The sources added that given Japan’s special sensitivities as the only nation to have suffered a nuclear attack, “it was felt that their views should be recorded in a separate Note. The Note is a record by the negotiators of respective views on certain issues………

Japan has made a major exception by signing the atomic cooperation agreement with India, despite it being non-signatory to the Nuclear Non-Proliferation Treaty (NPT)……..

November 14, 2016 Posted by | India, politics, politics international, secrets,lies and civil liberties | Leave a comment

India providing a lifeline to Japan’s desperate nuclear industry

Buy-Japan's-nukes-2Japan’s Nuclear Industry Finds a Lifeline in India After Foundering Elsewhere, NYT, NOV. 11, 2016 TOKYO — Despite objections from  antinuclear campaigners, Japan’s government cleared the way on Friday for companies that build nuclear power plants to sell their technology to India — one of the few nations planning big expansions in atomic energy — by signing a cooperation agreement with the South Asian country.

The deal is a lifeline for the Japanese nuclear power industry, which has been foundering since meltdowns at the Fukushima Daiichi power plant in northeastern Japan in 2011. Plans to build a dozen new reactors in Japan were canceled after that, a gut punch for some of the country’s biggest industrial conglomerates, including Toshiba and Hitachi.With the domestic market moribund, Japanese companies had been pursuing deals abroad, but success was elusive.

November 12, 2016 Posted by | India, Japan, marketing | Leave a comment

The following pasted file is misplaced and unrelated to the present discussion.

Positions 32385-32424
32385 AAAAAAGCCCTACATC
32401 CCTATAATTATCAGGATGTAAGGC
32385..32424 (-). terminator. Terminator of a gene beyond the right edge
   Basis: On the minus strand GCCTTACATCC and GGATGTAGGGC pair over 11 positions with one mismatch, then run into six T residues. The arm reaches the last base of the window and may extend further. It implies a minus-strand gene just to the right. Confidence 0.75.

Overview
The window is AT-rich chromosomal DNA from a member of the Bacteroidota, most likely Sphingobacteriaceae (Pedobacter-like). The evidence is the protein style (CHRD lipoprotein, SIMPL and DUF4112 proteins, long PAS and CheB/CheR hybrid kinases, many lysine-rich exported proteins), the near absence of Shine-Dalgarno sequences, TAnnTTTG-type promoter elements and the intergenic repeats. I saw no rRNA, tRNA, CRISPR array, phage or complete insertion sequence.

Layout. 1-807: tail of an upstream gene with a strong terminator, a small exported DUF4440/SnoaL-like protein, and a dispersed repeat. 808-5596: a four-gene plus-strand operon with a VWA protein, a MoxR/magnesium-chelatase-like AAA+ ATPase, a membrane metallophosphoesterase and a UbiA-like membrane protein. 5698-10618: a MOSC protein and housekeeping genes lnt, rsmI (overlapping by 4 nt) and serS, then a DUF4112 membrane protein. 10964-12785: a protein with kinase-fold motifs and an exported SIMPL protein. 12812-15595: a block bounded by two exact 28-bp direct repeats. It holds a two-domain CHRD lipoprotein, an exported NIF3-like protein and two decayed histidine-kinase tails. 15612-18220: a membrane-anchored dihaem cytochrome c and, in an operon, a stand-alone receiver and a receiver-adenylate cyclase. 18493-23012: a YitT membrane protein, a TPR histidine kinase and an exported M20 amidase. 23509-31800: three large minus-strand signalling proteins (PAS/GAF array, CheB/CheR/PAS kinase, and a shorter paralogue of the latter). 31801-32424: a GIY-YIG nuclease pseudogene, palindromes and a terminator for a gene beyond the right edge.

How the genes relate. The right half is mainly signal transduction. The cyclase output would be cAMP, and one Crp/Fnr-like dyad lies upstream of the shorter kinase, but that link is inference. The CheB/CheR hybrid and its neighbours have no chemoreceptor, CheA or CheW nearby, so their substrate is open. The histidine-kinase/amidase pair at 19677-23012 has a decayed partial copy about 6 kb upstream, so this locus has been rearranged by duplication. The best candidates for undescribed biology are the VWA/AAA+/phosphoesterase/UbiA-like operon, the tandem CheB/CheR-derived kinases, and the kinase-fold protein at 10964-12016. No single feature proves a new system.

Fukushima women invite India’s Prime Minister Modi to visit the nuclear destruction

Women Of Fukushima Invite Modi: Come And See The Destruction, Don’t Buy Nukes From Japan!  in India  by  Indian PM Narendra Modi will visit Japan from 10-12 November, 2016. Civil society organisations of Japan have launched this petition to oppose the India-Japan Nuclear Agreement which the two governments are supposed to finalise during this visit. More than 1900 people have signed it already.

Please sign and share widely
To the Honorable Prime Minister Narendra Modi,

We are women living in Fukushima prefecture, where a massive accident unparalleled in history occurred on March 11, 2011, at Tokyo Electric Power Company’s Fukushima Daiichi Nuclear Power Station.

As a result of this accident our lives changed dramatically. Among us, there are those who lost their homes, those who lost their jobs, those who lost their hometowns and friends, those who lost their future, those who lost their joy in life, and those who lost their very lives. All of this was taken by the nuclear accident.

Even now, some five and a half years after this accident, the accident is still unresolved. We live surrounded by radioactive debris which emanated from the reactor. Even as our government pushes us to return to our homelands, many people think of their children’s health, and they feel that they cannot return to their original homes. At the current stage, in Fukushima prefecture alone, some 174 children have been found to have contracted thyroid cancer. We are deeply worried about the wide-ranging health hazards that will appear in the years to come.

Presently court proceedings to determine legal responsibility for the nuclear accident itself have not yet been opened, and the accident’s cause, the question of human error, the question of whether the accident was handled appropriately, have not yet been clarified. Now, the problem of restarting nuclear power plants across Japan has surfaced, and battles are being fought through the courts to keep these plants from restarting. As with Takahama Nuclear Power Station, some nuclear plants’ operation has been suspended.

Under these circumstances, the fact that Japan is attempting to sell nuclear power plants to other countries, is embarrassing and most unfortunate. When we consider that a similar type accident might happen at one of India’s nuclear power plants, we are filled with concern. That is, as women who experienced firsthand the suffering that the Fukushima accident has brought, we do not wish anyone in the world to have the same experience we did.